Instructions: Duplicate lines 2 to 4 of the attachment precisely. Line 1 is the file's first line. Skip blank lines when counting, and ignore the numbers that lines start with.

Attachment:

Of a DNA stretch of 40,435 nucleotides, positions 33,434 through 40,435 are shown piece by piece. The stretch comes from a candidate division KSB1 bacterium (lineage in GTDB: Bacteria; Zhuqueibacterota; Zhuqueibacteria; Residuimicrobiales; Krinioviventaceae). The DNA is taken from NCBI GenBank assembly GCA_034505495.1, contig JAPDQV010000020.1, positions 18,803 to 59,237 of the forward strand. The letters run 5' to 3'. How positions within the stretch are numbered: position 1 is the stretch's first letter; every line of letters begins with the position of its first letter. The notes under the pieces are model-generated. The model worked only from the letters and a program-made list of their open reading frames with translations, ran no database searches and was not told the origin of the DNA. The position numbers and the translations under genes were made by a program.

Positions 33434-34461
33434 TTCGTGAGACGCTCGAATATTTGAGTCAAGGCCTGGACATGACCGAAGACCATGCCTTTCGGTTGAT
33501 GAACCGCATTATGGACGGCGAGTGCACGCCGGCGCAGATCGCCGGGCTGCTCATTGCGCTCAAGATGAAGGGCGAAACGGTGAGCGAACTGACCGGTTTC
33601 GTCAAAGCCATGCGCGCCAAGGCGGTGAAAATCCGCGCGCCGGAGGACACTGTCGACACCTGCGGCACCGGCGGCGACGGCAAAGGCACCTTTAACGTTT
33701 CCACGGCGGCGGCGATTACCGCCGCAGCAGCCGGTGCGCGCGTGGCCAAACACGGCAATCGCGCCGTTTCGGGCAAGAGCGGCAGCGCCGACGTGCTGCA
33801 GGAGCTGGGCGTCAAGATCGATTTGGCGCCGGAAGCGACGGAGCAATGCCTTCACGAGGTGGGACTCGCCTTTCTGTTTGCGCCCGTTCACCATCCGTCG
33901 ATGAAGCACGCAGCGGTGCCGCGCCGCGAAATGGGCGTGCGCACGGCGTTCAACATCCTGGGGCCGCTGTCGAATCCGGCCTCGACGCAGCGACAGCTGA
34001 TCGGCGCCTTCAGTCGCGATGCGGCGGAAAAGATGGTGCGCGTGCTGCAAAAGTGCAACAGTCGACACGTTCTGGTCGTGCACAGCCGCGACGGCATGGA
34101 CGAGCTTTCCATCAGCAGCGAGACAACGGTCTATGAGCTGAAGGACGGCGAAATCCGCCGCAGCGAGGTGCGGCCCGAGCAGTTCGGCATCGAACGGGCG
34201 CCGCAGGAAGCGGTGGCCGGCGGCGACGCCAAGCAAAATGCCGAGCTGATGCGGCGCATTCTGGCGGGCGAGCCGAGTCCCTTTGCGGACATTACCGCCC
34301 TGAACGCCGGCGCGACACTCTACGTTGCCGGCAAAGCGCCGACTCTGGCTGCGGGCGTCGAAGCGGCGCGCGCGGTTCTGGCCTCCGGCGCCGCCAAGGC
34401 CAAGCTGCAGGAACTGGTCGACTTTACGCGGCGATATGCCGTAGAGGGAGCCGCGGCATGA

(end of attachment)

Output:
Positions 33434-34461
33434 TTCGTGAGACGCTCGAATATTTGAGTCAAGGCCTGGACATGACCGAAGACCATGCCTTTCGGTTGAT
33501 GAACCGCATTATGGACGGCGAGTGCACGCCGGCGCAGATCGCCGGGCTGCTCATTGCGCTCAAGATGAAGGGCGAAACGGTGAGCGAACTGACCGGTTTC